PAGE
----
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The Prius fallacy fallacy

In the never-ending attack on vehicle fuel efficiency regulations, "the Prius fallacy" has become shorthand for the argument that when one replaces his gas guzzler with a fuel efficient vehicle his gasoline consumption does not go down, or goes down only a little bit, because he will decide to use the lower cost per mile to drive many more miles. (Some economists refer to this more generally as the "rebound effect.") Although it's plausible to think this could happen, it turns out it doesn't. Afsah and Salcito at CO2 Scorecard, using data compiled by Yale professor Ken Gillingham for his doctoral research at Stanford, show that the distribution of vehicle miles traveled ("VMT") by Prius drivers is essentially the same as the average of all other vehicle owners in California.

After driving a series of Audi A4s for 11 years, last year I bought a Prius. Now, instead of 23 MPG, I get 46 MPG actual road mileage. So, do I drive more miles now? No. In fact, I drive fewer long distance miles because the Prius is a less comfortable road car. In our first trip of about 250 miles with three people in the car, we learned that the back seat has inadequate head room. On a 1,100 mile trip with two people, we learned that the seats are way less comfortable than the Audi seats. Also, the Prius has fewer features and a generally lower level of luxury and comfort, and is not, compared to the Audi, at all peppy, responsive, or "fun to drive." Since we still have an Audi in the family, we use it for long trips and trips with three or more adults. Bottom line: The differences that make the Prius more fuel efficient also make me drive it less—the Prius fallacy is a fallacy.

There's another factor countering the Prius fallacy—economy cars do not raise ones social status. The most conspicuous form of discretionary driving is "cruising," and it's really hard to imagine hundreds of Prius owners driving Woodward Avenue in Detroit or Whittier Boulevard in East LA to show off their rides. I don't think that could even happen on Wilshire Boulevard in the Peoples Republic of Santa Monica. Auto industry journalist, Jamie Lincoln Kitman, responds to the Prius fallacy proponents this way:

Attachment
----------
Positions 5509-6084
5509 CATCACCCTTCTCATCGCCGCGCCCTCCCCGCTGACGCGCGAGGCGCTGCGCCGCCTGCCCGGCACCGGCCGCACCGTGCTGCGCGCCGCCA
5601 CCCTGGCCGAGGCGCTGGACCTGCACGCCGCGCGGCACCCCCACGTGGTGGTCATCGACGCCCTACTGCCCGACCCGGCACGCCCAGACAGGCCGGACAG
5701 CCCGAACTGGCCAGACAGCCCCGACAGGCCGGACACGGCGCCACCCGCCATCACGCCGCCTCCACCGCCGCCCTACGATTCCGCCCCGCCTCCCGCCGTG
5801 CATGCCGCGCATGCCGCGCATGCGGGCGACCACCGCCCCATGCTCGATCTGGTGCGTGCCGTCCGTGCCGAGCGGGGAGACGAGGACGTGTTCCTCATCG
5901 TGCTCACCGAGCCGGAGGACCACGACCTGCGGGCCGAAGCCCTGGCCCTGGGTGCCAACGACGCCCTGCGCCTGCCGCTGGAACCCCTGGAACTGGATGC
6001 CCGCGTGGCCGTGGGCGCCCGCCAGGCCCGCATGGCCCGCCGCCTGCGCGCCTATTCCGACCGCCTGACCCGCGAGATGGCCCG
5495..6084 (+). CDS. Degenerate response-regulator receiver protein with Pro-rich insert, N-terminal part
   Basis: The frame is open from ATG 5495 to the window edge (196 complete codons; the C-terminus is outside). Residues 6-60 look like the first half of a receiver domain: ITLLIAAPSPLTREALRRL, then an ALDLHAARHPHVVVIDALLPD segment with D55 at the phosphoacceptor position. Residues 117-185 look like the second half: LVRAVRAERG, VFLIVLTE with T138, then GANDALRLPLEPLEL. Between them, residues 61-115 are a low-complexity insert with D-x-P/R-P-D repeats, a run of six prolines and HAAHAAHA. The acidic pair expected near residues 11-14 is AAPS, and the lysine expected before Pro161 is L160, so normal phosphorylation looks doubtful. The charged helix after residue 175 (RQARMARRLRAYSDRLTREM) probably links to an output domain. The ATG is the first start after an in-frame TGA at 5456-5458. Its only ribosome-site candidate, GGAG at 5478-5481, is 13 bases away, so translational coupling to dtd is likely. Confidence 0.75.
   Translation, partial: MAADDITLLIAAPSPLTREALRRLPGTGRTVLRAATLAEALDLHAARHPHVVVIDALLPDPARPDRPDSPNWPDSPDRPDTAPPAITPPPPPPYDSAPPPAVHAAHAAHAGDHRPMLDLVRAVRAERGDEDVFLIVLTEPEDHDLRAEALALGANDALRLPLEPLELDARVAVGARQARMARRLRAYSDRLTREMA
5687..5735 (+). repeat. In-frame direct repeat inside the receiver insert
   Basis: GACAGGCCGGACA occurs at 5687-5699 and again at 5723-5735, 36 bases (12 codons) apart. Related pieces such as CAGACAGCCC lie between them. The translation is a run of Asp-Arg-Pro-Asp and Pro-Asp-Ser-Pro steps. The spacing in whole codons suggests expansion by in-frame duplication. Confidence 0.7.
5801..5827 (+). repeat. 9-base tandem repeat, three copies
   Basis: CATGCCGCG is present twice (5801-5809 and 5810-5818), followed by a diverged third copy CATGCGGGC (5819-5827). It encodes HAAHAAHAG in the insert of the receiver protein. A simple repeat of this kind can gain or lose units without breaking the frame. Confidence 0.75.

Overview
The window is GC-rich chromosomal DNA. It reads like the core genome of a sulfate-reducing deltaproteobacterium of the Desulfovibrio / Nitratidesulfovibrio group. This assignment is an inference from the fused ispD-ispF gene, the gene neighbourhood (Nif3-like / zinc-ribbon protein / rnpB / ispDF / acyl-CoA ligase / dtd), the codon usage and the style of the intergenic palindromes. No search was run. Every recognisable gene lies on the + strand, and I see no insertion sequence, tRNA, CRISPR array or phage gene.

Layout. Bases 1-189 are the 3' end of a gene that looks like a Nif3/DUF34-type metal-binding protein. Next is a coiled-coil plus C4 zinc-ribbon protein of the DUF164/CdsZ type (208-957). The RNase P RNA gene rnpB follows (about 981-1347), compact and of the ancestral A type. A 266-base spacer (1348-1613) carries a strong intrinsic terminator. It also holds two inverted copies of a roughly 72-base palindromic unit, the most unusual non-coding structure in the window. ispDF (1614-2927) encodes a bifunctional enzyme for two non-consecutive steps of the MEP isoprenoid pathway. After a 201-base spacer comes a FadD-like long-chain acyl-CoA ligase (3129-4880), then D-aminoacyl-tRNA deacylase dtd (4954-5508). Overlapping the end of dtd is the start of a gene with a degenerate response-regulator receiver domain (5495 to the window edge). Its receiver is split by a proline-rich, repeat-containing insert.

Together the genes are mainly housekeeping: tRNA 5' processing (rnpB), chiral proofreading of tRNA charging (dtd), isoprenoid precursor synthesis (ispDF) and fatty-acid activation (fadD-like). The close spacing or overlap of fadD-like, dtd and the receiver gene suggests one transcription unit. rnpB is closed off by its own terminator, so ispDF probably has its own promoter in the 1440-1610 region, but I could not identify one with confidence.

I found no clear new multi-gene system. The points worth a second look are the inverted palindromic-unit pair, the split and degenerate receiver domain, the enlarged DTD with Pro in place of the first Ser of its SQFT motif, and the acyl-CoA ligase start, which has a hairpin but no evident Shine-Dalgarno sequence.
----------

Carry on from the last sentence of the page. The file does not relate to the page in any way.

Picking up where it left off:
Although their math is often specious, these critics lose sight of the fact that for more than a century, the automobile industry has been based on selling people dreams to go with their mobility. We're used to drivers who want an S.U.V. or a sports car so they'll look virile, sporty or capable.

The Kitman link is to a forum where others espouse the Prius fallacy. The argument seems to arise out of an unexamined conviction that the only proper—and effective—way to influence social outcomes is by manipulating prices. The truth is sometimes that works, and sometimes it doesn't. As a result of government command-and-control regulations, tailpipe emissions of HC, NOx, and CO from new cars are down 89% since the early 1950s, fuel consumption per VMT is down 40% from 1975, and each VMT is 85% less likely to result in a fatality than it was in 1949. Take the challenge: What's the market alternative to this big government program?

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Reader Comments (1)

Good post.

The idea that a higher mileage vehicle will induce one to drive more miles - except in some incremental way - doesn't even pass a laugh test.

Even without the creature comfort considerations you mention, how much driving is really discretionary? Every bit of driving I do is to serve some specific goal. Sitting behind the wheel is literally a means to an end. I can't imagine anyone's driving going up by more than about 10% as a far-out maximum, just because the car gets twice the mileage.

For the most part, people are far too busy to go joy riding.


April 3, 2012 | Unregistered Commenterjazzbumpa

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